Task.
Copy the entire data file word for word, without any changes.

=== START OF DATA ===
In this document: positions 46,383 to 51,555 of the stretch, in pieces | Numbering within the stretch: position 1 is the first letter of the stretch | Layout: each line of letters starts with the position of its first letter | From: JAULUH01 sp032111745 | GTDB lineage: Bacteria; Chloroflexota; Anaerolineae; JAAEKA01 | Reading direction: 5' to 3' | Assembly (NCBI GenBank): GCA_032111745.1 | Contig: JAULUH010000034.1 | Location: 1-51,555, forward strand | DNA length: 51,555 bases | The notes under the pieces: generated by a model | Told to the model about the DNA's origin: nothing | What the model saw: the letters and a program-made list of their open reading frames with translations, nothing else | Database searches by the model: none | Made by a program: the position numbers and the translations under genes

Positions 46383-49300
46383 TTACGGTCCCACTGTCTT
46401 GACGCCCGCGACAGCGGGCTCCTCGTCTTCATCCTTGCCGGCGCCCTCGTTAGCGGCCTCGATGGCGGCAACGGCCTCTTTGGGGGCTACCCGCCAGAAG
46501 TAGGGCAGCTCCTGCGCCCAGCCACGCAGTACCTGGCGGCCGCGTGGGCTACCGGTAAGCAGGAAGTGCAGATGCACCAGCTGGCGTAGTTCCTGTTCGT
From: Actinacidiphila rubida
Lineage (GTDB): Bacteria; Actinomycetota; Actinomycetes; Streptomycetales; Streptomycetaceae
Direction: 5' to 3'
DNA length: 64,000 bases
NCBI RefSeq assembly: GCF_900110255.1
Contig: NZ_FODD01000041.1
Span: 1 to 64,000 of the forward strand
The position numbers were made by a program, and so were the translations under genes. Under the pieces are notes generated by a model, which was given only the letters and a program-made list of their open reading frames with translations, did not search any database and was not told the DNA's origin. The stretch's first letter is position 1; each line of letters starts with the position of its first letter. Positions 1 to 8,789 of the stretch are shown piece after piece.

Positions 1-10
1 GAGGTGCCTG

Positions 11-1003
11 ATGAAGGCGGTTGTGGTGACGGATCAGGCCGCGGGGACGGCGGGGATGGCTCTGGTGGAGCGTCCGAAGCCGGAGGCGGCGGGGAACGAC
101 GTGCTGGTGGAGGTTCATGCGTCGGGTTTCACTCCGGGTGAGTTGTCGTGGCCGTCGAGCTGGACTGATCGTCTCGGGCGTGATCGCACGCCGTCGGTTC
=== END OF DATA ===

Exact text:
In this document: positions 46,383 to 51,555 of the stretch, in pieces | Numbering within the stretch: position 1 is the first letter of the stretch | Layout: each line of letters starts with the position of its first letter | From: JAULUH01 sp032111745 | GTDB lineage: Bacteria; Chloroflexota; Anaerolineae; JAAEKA01 | Reading direction: 5' to 3' | Assembly (NCBI GenBank): GCA_032111745.1 | Contig: JAULUH010000034.1 | Location: 1-51,555, forward strand | DNA length: 51,555 bases | The notes under the pieces: generated by a model | Told to the model about the DNA's origin: nothing | What the model saw: the letters and a program-made list of their open reading frames with translations, nothing else | Database searches by the model: none | Made by a program: the position numbers and the translations under genes

Positions 46383-49300
46383 TTACGGTCCCACTGTCTT
46401 GACGCCCGCGACAGCGGGCTCCTCGTCTTCATCCTTGCCGGCGCCCTCGTTAGCGGCCTCGATGGCGGCAACGGCCTCTTTGGGGGCTACCCGCCAGAAG
46501 TAGGGCAGCTCCTGCGCCCAGCCACGCAGTACCTGGCGGCCGCGTGGGCTACCGGTAAGCAGGAAGTGCAGATGCACCAGCTGGCGTAGTTCCTGTTCGT
From: Actinacidiphila rubida
Lineage (GTDB): Bacteria; Actinomycetota; Actinomycetes; Streptomycetales; Streptomycetaceae
Direction: 5' to 3'
DNA length: 64,000 bases
NCBI RefSeq assembly: GCF_900110255.1
Contig: NZ_FODD01000041.1
Span: 1 to 64,000 of the forward strand
The position numbers were made by a program, and so were the translations under genes. Under the pieces are notes generated by a model, which was given only the letters and a program-made list of their open reading frames with translations, did not search any database and was not told the DNA's origin. The stretch's first letter is position 1; each line of letters starts with the position of its first letter. Positions 1 to 8,789 of the stretch are shown piece after piece.

Positions 1-10
1 GAGGTGCCTG

Positions 11-1003
11 ATGAAGGCGGTTGTGGTGACGGATCAGGCCGCGGGGACGGCGGGGATGGCTCTGGTGGAGCGTCCGAAGCCGGAGGCGGCGGGGAACGAC
101 GTGCTGGTGGAGGTTCATGCGTCGGGTTTCACTCCGGGTGAGTTGTCGTGGCCGTCGAGCTGGACTGATCGTCTCGGGCGTGATCGCACGCCGTCGGTTC